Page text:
The Eurovision Song Contest is known as a great bastion of diversity and this year is no different, featuring several acts with disabilities.
The Finnish entry, punk rock band Pertti Kurikan Nimipäivät was formed in a workshop for adults with development disabilities, while the Polish entrant, Monika Kuszynska is a wheelchair user, after a car crash in 2006 left her paralysed from the waist-down.
8. Controversial scenes in Germany
Eurovision is no stranger to controversy and this year it started fairly early. After winning the German pre-selection competition, Andres Kümmert turned down the chance to represent Germany in Vienna, giving up his title to runner-up Ann Sophie. Shocking stuff.
Of course the real winners should have been Laing, a minimal-electro group who performed on cycling machines.
9. Russia will almost definitely do very well again
In recent years, Russia has become the villain of Eurovision – most probably because its government is aggressively attempting to oppress much that the contest has come to represent. It’s the little things, you know? Famously, the Russian entry was booed consistently last year.
Despite this reputation, Russia finished in 7th place last year and there’s every reason to believe they will perform similarly well this year.
The reason? The Russian entry will be performed by Polina Gargarina, a famous singer who won the Russian version of X Factor/Pop Idol/The Voice back in 2003. She’s since gone on to have plenty of top-selling albums, meaning she is probably well known across the Baltic States and Eastern Europe.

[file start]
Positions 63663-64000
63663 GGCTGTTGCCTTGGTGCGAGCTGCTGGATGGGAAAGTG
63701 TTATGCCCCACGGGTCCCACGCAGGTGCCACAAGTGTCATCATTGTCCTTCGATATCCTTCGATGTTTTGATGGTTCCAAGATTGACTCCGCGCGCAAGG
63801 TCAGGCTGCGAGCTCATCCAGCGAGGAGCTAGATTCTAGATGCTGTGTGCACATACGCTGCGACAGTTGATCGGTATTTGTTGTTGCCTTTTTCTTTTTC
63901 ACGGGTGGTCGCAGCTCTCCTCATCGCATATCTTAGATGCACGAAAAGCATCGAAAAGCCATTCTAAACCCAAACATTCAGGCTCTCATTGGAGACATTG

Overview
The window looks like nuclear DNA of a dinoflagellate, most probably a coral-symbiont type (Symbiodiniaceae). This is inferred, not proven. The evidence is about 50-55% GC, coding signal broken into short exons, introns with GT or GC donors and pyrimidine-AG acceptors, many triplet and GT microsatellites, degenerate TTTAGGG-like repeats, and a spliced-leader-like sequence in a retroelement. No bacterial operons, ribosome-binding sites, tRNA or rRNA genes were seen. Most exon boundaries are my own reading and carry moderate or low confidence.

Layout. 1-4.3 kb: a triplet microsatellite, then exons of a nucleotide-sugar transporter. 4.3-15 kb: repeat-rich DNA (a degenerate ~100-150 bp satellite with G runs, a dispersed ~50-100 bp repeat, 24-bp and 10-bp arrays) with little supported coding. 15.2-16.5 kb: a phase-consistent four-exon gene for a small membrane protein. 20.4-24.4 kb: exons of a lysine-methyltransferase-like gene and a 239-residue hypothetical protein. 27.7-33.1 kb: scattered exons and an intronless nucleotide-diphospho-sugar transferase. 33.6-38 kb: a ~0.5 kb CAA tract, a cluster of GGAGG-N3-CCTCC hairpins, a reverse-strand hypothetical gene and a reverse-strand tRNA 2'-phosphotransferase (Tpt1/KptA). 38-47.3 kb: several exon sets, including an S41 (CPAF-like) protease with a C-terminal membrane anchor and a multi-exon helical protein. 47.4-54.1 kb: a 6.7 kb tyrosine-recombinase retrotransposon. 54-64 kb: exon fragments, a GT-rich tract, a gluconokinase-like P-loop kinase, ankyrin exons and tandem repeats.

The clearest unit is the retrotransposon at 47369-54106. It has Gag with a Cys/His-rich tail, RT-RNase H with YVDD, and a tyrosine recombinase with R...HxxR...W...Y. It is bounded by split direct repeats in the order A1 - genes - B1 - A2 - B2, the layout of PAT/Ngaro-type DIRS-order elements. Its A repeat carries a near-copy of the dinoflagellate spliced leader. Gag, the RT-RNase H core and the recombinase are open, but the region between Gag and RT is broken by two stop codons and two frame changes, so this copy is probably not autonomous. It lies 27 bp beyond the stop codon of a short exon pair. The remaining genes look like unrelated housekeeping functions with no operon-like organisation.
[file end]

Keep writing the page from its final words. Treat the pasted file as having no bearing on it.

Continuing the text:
(And who does the UK have? A Mick Jagger impersonator…)
10. There are two Warriors
Interestingly, there are two songs entitled ‘Warrior’ this year, both song by female solo artists. One will represent Georgia, the other Malta.
11. Unbroken record for Russia, Romania, Greece, Azerbaijan?
Since the current format of semi-finals was introduced in 2004, only a handful of countries have qualified to the final every year: Russia, Greece, Romania, Azerbaijan, Ukraine, Bosnia & Herzegovina. The latter two countries are not participating this year, but will the others make it through again?
Tense stuff, isn’t it?
12. Odds-on favourites
Looking now to favourites and according to a cross section of UK bookies, it seems like Sweden and Italy are the popular choices to win the competition. Italy was favourite for several weeks, before Sweden’s entry was announced.
Also high up there are Estonia, Finland and Slovenia.
13. Personal favourites
Of course I couldn’t write this post without mentioning my own personal favourites, who will no doubt end up towards the end of the scoreboard, if previous competitions are anything to go by.
Regardless, my current favourites include (in no particular order) Belgium, Estonia, Ireland, France, and Slovenia. And definitely not the UK.
14. Where is Eurovision 2015?
Eurovision is being held in the Wiener Stadthalle in Vienna this year, following Conchita Wurst’s impressive victory in Copenhagen last year.
15. When is Eurovision 2015?
The two semi-finals will be held on Tuesday 19 May and Thursday 21 May respectively, while the final will be held on Saturday 23 May. The UK will be able to vote in the second semi-final.
So, there you have it: your first fill of Eurovision trivia.
To read some more, try these:
Don’t forget, I will endeavour to live tweet the semi-finals and finals (though I will be in Mallorca at the time), so if you enjoy my witticisms, don’t forget to follow me on twitter here.
What do you think? Do you have any early favourites?